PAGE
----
Plate 1


Previous scientific studies have reported some phytoconstituents and antioxidant activities of the Monechma ciliatum. However, there are few scientific reports about the proximate, minerals and vitamins of this plant. This study therefore aimed at providing systematical importance on the nutritional and anti-nutritional content of M. cilatum leaves.

MATERIALS AND METHOD

Sample collection and treatment

The leaves of Monechma ciliatum were collected from the Sokoto State University, Sokoto, located at 12o 56’38.38N and 5o11’15.30E (Figure 1) in the month of June, 2017. The sample was then transported to the laboratory in a paper envelope and identified at the herbarium of Botany Unit, Department of Biological Science, Usmanu Danfodiyo University, Sokoto. The voucher specimen with number UDOH/ANS/0191 was prepared and deposited for future reference at the herbarium of the department.


Figure 1


The samples of Monechma ciliatum leaves were air dried and pulverized using a wooden pestle and mortar. The powder was stored in an air tight container until it was needed for analyses.

Proximate analysis

The leaves were analyzed for proximate composition (moisture, ash, crude protein, lipid, available carbohydrate and crude fibre). The moisture content of the leaves was determined by oven drying to a constant weight at 105oC. The ash content was determined by heating the leaves sample in a muffle furnace at 550oC. Available carbohydrate was determined by difference. The lipid was extracted with n-hexane 60 to 70oC using soxhlet extractor for eight hours. The micro-Kjeldahl procedure was adopted for the determination of protein (AOAC, 1990).

Determination of mineral contents

The minerals were determined by atomic absorption photometry technique (Agomuo et al., 2016).

Determination of potassium and sodium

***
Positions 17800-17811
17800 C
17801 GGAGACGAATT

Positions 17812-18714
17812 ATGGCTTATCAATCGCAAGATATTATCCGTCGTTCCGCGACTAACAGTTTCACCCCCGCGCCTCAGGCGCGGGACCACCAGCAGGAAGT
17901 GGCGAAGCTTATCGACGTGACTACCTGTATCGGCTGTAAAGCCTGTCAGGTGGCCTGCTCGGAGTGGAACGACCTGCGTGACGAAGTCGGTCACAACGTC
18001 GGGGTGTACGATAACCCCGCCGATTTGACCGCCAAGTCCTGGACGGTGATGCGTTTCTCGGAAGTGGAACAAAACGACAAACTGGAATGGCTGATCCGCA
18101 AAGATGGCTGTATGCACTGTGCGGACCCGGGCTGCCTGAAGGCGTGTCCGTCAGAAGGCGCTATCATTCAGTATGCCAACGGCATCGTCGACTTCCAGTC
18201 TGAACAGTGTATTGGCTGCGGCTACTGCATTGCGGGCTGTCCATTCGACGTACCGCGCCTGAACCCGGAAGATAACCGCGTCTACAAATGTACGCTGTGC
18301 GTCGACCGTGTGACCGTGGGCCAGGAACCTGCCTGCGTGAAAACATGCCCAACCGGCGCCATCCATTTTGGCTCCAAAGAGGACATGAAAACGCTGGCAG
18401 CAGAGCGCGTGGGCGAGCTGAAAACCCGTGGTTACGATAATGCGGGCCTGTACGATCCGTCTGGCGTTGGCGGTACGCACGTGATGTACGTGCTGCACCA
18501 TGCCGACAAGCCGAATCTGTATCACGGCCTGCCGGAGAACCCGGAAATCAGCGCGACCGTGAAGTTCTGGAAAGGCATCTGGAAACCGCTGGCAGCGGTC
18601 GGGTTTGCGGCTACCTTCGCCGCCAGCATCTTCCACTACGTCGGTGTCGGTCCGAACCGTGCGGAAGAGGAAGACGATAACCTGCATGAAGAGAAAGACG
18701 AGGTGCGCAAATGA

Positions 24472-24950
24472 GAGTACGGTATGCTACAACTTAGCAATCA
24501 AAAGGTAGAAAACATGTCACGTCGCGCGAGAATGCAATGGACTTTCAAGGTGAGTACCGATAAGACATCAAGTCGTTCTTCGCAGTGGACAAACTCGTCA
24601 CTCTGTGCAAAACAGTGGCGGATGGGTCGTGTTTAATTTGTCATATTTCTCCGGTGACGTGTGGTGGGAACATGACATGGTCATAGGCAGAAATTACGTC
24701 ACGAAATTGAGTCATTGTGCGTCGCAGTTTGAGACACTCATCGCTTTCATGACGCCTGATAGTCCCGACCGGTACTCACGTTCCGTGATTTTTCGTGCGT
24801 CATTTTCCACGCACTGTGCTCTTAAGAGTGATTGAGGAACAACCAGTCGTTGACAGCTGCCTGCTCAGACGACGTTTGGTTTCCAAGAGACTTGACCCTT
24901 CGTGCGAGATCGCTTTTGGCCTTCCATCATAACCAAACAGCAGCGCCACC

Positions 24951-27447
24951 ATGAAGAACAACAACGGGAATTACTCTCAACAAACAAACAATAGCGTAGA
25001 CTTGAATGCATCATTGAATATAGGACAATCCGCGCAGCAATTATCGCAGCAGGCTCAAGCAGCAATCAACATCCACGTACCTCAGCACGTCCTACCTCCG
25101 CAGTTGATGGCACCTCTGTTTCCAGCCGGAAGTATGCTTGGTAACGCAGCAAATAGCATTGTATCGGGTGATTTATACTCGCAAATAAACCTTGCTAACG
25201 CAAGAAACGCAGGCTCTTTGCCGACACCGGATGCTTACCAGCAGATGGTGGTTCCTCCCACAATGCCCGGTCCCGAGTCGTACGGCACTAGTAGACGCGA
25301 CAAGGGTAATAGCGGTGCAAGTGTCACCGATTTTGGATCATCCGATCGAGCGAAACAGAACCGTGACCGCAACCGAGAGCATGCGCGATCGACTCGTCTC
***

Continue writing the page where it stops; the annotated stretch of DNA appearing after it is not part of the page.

The ash of each sample obtained was diluted by adding 5 cm3 of 2M HCl to the ash in the crucible and heat to dryness on a heating mantle. 5 cm3 of 2M HCl was added again, heated to boil, and filtered with filter paper (Whatman No 1) into a 100 cm3 volumetric flask. The filtrate was made up to mark with distilled water and made ready for the reading of concentration of potassium and sodium on Jenway PFP7 Flame Photometer using the filter corresponding to each mineral element.

Determination of Ca, Mg, Cu, Mn, Fe, Zn Pb and Cr

The digest of the ash was washed into 100 cm3 volumetric flask with distilled water and made up to mark. These diluents were aspirated into AA32ON Atomic Absorption Spectrophotometer (AAS) through the suction tube. Each of the trace mineral elements was read at their respective wavelengths with their respective hollow cathode lamps using appropriate fuel and oxidant combination.

Determination of Phytate

The standard method of Soetan (2012) was used. The M. ciliatum leaves sample (4 g) was soaked in 100 cm3 of 2% HCl v/v for 3 hours and then filtered. To the 25 cm3 of the filtrate, 5 cm3 of 0.3% NH4SCN and 53 cm3 of distilled water were added and mixed. The mixture was then titrated against 0.001M standard FeCl3 solution until a brownish yellow colour persists for 5 seconds. Phytin phosphorus (1 cm3 = 1.19 mg phytin phosphorus) was determined and the phytic acid content was calculated by multiplying the value of the phytin phosphorus by 3.55.

Determination of Oxalic acid

Two grams of the M. ciliatum leaves sample was put into a 250 cm3 conical flask containing 190 cm3 of distilled water and 10 cm3 of 6M HCl v/v. The mixture was diluted for 1 hour in a boiling water bath. After cooling, the mixture was then filtered. 50 cm3 aliquot of the sample was placed into a beaker and 20 cm3 of 6M HCl v/v was added. The mixture was evaporated to about half of its volume and then filtered. The residue was washed several times with distilled water, and 3 drops of methyl orange indicator were added to 25 cm3 of the filtrate and titrated against 0.1M KMnO4 w/v solution till a faint pink colour appeared and persisted for 30 seconds (Day and Underwood, 1986).

Oxalate (mg)= Titre Value X 0.0045

Determination of Hydrogen cyanide

The alkaline titration procedure of Anhwange et al. (2006) was adopted. 10 g of the leaves sample was soaked in a mixture of 200 cm3 of distilled water and 10 cm3 of orthophosphoric acid. The mixture was left overnight to release all bounded hydrocynic acid. The mixture was distilled until 150 cm3 of the distillate was collected. 20 cm3 of distilled water, 8 cm3 of 6M aqueous ammonia and 2 cm3 of 5% potassium iodide solution were added and then titrated with 0.02M silver nitrate to taint, but permanent turbidity.

Determination of Tannins

Tannins were determined by the vanillin-HCl procedure, which was base on acid catalyzed addition of vanillin to flavonols. These reactions are determined calorimetrically at 500 nm (Anhwange et al., 2006).